Is Revel Entertainment Group "a bad corporate neighbor" for appealing its property-tax assessment in Atlantic City?
City Councilman Frank Gilliam, and others, think so. "This is very distasteful. We bent over backwards to make sure Revel got up and going," Gilliam said.
That's an understandable reaction - but a misguided one, in our opinion.
No doubt much of the outrage is fueled by the fact that Revel is in line to receive a $261.4 million tax break from the state over 20 years. Under that controversial, and often misunderstood, program, Revel will get to keep that amount of future tax revenue once the casino is up and running; $125 million of the reimbursement is dedicated to help redevelop the South Inlet neighborhood where Revel is located.
That deal was crucial to getting financing to finish the project and makes excellent sense. If Revel didn't get built, the state would get zero tax revenue.
But still, the reimbursement plan rankles many. And the news that Revel, which currently pays about $15 million a year in city property taxes, wants to lower its assessment from $820.5 million to $30 million has further enflamed the critics.
Granted, the tax appeal isn't exactly a great public-relations move. But consider: Every other casino in Atlantic City has also filed a tax appeal. Casinos have been changing hands lately for a fraction of their assessed values, and Revel attorney Lloyd Levenson is correct when he says the company has fiduciary responsibility to its investors "to watch our pennies."
Any business in a similar situation would do the same thing. So would any homeowner. Tax appeals are common. Filing one does not make you a bad neighbor.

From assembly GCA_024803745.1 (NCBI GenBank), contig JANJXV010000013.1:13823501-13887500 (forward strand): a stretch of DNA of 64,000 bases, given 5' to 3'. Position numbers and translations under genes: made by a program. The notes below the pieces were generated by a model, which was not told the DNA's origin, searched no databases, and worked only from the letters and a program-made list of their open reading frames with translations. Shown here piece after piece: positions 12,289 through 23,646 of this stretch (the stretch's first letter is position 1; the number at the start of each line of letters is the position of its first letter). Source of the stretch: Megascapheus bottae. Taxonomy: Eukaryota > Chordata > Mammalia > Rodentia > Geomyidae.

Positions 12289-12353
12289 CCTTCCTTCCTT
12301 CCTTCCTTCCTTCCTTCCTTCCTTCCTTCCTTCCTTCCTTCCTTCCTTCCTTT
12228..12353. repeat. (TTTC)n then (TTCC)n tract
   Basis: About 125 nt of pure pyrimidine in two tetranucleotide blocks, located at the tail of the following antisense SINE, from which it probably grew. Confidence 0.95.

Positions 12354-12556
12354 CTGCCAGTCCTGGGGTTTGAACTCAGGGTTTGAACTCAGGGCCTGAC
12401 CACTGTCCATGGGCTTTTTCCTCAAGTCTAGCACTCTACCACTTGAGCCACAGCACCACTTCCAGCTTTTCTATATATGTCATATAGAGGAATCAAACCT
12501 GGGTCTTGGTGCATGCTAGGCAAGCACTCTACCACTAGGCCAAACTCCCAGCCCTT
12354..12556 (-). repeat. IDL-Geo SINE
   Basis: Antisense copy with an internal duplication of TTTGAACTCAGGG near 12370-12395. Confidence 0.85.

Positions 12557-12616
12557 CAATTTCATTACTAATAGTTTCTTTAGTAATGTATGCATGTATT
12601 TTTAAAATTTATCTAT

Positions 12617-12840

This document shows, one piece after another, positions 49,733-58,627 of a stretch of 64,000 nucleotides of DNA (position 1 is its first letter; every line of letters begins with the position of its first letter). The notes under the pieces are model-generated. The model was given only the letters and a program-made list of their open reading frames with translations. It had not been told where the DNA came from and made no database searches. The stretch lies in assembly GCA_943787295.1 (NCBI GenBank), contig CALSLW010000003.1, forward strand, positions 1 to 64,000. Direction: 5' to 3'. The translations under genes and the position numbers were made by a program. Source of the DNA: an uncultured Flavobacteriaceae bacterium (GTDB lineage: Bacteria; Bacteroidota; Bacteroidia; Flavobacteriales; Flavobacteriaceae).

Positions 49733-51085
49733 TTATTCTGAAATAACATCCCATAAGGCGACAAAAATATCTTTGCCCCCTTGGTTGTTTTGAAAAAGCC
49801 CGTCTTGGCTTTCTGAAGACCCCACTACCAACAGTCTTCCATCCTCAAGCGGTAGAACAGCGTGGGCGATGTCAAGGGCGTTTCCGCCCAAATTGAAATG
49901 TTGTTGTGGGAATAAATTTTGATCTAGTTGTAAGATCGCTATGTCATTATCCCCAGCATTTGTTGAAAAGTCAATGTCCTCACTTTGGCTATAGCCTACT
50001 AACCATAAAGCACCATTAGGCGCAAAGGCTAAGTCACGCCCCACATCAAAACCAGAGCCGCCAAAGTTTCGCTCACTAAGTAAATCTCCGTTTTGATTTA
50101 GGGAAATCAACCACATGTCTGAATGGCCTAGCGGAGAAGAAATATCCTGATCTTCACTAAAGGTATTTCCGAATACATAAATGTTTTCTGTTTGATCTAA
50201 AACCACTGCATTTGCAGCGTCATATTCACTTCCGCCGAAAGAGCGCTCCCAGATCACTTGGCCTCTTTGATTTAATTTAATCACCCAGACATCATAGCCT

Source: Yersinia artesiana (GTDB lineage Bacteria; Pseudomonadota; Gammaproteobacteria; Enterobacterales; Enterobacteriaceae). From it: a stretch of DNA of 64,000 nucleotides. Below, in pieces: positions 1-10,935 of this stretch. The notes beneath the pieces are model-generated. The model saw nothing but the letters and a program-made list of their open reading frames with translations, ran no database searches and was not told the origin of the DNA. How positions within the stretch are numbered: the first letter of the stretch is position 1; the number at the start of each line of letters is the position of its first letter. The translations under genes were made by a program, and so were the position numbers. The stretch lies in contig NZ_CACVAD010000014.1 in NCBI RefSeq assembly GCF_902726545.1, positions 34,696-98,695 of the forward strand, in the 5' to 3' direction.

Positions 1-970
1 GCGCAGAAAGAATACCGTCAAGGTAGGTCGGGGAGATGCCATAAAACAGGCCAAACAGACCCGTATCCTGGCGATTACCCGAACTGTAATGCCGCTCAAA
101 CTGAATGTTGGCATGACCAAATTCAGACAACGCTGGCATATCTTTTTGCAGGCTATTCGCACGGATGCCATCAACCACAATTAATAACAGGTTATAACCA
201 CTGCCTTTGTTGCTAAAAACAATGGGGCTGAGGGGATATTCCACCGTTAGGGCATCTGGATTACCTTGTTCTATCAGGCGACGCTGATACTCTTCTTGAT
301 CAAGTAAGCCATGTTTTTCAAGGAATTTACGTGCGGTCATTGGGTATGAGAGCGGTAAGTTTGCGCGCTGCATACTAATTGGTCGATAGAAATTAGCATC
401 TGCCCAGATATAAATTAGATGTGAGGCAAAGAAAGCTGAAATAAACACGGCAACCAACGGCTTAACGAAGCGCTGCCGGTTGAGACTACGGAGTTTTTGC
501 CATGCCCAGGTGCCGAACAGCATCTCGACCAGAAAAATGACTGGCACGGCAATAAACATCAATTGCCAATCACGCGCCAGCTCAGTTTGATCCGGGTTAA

Revel does seem to have started the process with a lowball proposed assessment of $30 million, because that's the amount investors paid to buy out Morgan Stanley, which initially owned the project. But this tax appeal will likely end up in state Tax Court where the process will be overseen by a judge whose only interest is determining a fair assessment.
Any business has an obligation to operate as efficiently as possible. Making sure property-tax assessments are in line with reality is part of that. And considering that Resorts Casino Hotel, assessed at $479 million, recently sold for $31.5 million, and that the Trump Marina Hotel Casino, assessed at $653 million, is about to be sold for $38 million, the city's casinos have good reason to file tax appeals.
Rather than call Revel a bad neighbor, the city should be thinking hard about what it is going to do if it loses these casino tax appeals. That's going to be a tremendous financial hit - and one with a ripple effect that will cost every town in the county.